Rex White, the 1960 NASCAR Cup Series champion, stands 5 feet 4 inches tall and tips the scale at 135 pounds. Even though small in stature, he ranks among NASCAR’s greatest drivers.
Between 1956 and 1964, White made 233 starts in NASCAR’s premier series, winning 28 races and claiming 36 poles.
In 2015, he was inducted into the NASCAR Hall of Fame. He was named one of NASCAR’s 50 Greatest Drivers in 1998 and is a member of the International Motorsports Hall of Fame, National Motorsports Press Ass’n Hall of Fame and the Georgia Racing Hall of Fame.
Born on Aug. 17, 1929, in Taylorsville, N.C., White was given the chance to drive a neighbor’s truck in the farm fields around his family home when he was 6 years old. Two years later, he was turning wrenches and taking care of the family’s Ford Model T.
As a teen, White left school and moved to the Washington D.C., area where he found work as a cook and later at a service station. That’s where his life took its biggest turn.
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“A guy came by and put a poster in the window of the gas station I was working in advertising races at West Lanham (Md.) Speedway,” White said. “I looked at that poster for quite some time and didn’t have the money to go. I finally scraped up enough to get a ticket.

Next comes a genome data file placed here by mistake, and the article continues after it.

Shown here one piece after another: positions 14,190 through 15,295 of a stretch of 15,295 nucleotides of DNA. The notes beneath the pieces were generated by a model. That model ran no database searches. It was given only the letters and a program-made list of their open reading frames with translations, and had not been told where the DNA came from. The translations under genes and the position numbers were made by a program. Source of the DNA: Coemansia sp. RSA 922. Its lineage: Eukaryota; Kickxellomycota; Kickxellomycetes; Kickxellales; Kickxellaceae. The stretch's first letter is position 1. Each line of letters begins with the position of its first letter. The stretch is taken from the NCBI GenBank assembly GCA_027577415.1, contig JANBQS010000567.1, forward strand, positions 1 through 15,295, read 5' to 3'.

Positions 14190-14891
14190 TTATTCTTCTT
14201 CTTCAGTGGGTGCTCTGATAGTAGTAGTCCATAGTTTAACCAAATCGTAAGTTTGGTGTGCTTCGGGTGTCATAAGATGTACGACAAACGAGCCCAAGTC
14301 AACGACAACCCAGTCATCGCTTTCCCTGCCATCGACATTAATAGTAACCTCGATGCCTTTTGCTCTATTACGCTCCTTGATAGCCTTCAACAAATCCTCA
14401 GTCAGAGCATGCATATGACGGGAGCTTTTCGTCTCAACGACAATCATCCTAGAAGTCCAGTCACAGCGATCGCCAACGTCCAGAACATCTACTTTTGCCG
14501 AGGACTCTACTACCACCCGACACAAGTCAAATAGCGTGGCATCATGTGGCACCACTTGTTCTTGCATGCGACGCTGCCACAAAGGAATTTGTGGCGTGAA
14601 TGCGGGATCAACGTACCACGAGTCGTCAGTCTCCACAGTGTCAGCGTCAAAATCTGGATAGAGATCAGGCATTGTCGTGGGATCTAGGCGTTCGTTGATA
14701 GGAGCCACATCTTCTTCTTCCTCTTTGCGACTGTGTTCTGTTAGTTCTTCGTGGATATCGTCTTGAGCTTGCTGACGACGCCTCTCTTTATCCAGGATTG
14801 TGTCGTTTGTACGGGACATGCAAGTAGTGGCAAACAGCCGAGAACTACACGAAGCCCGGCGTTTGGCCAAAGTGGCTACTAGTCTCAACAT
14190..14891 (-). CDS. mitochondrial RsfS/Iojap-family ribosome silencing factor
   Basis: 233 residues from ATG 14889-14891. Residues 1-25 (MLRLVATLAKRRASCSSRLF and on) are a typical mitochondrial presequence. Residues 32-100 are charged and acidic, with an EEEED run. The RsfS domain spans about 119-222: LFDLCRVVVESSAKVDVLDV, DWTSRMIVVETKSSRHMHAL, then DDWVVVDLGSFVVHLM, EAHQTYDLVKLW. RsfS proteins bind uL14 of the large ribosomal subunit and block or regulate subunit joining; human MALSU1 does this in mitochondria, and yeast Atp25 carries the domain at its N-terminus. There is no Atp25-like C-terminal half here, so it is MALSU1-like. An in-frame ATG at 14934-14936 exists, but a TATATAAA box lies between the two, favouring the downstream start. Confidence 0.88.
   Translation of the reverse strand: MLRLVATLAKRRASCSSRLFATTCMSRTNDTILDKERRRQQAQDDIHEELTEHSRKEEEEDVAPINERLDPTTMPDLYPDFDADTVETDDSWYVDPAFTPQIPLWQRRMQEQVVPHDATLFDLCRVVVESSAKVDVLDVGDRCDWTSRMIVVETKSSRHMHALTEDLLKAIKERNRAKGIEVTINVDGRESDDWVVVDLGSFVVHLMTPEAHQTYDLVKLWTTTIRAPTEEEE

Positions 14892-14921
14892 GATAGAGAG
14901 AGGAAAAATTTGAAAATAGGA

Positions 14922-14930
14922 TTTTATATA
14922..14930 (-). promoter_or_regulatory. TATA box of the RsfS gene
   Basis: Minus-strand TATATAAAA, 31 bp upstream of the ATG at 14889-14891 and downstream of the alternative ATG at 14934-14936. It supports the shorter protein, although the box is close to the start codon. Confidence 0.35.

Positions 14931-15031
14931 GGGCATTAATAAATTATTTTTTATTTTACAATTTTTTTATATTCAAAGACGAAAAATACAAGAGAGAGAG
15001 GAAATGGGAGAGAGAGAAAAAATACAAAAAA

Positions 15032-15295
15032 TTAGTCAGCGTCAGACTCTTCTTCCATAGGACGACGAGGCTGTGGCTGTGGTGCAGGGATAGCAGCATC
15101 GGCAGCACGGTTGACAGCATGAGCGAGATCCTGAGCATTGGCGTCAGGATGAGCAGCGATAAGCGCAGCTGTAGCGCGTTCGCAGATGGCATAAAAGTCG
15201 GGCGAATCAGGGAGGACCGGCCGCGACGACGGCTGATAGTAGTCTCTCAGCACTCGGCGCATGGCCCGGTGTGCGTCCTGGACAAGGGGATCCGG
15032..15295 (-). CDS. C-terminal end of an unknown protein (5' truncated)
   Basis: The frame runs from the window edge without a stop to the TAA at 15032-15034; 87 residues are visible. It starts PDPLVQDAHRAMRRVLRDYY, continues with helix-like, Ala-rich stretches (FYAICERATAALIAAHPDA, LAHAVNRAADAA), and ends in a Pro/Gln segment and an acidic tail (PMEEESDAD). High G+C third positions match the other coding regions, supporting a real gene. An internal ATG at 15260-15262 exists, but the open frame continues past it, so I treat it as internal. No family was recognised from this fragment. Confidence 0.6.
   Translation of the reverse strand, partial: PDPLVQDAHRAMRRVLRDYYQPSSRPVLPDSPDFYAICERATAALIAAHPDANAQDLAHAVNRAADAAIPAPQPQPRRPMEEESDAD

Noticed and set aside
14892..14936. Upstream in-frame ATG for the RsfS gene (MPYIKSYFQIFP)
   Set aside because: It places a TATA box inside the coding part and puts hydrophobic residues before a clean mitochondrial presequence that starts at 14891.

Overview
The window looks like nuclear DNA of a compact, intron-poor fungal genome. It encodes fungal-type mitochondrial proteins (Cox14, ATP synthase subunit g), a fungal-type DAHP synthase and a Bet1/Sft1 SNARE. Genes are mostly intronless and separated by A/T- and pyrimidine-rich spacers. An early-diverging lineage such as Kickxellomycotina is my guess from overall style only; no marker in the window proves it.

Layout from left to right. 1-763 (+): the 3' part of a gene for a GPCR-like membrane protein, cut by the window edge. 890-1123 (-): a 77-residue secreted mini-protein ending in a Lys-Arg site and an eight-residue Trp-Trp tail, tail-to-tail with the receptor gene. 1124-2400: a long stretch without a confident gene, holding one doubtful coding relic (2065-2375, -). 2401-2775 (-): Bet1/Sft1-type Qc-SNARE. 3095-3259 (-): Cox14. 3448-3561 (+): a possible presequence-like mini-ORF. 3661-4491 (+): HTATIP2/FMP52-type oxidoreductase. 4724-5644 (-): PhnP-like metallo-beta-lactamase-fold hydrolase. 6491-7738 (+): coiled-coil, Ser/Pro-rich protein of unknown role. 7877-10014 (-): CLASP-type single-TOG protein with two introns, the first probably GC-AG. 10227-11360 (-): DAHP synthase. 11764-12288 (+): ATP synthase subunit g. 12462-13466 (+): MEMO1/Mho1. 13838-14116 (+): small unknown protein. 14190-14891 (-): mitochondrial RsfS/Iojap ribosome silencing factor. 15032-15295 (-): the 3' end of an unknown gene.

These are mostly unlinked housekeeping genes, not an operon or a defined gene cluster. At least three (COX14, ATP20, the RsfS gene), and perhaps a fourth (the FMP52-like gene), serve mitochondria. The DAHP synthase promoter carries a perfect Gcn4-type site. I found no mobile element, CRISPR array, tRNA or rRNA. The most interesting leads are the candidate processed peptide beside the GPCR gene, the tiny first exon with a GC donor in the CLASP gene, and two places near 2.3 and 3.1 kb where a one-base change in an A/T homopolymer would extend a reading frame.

“The first race car that I ever saw got to going pretty fast. I said to myself, ‘That’s what I’d like to do,’” White recalled. “The number on that car was 4f. Later on, I found out the guy that owned it, got turned down to go into the Army so he decided to use the same number they gave him. That was in 1951.”
White couldn’t shake the bug to go racing. He found a unique way to get close to the action, even though it was a bit risky.
“I wanted to get around the pits and get around the race cars,” White said. “They had boards on the fence that ran straight up and down. I took a board loose in that fence and got in the pits That’s where I met (1952 NASCAR modified champion) Frankie Schneider. I liked the color and number of his car. He was a top driver that was winning a lot of races.”
Schneider offered White a pit crew job for little more than meals on the road. Needing money to survive, White reluctantly left Schneider to pursue his own racing career, picking up a ride here and there.
“I met a guy in 1954 that owned jukeboxes and pinball machines and things like that,” White said. “He had a race car and his brother-in-law drove it. They hadn’t won anything and hadn’t even run it much. I became friends with him and started driving it. I ended up rolling it but before that, I actually won a heat race for him. That was my first checkered flag.”
That same year, White returned to the track in a 1937 Ford he purchased for $600. It was lettered only with an X that he put there with masking tape. After several weeks of engine problems, he went to Latham Speedway and won the feature against the track’s best drivers.
It was the first of three victories in as many nights and winning became routine.
In a bold move, White set out on a 900-mile trip to the sands of Daytona Beach, Fla., for his NASCAR debut on Feb. 26, 1956. He finished 22nd in the 80-car field in Max Welborn’s Chevrolet and went on to enter 23 more NASCAR races that season.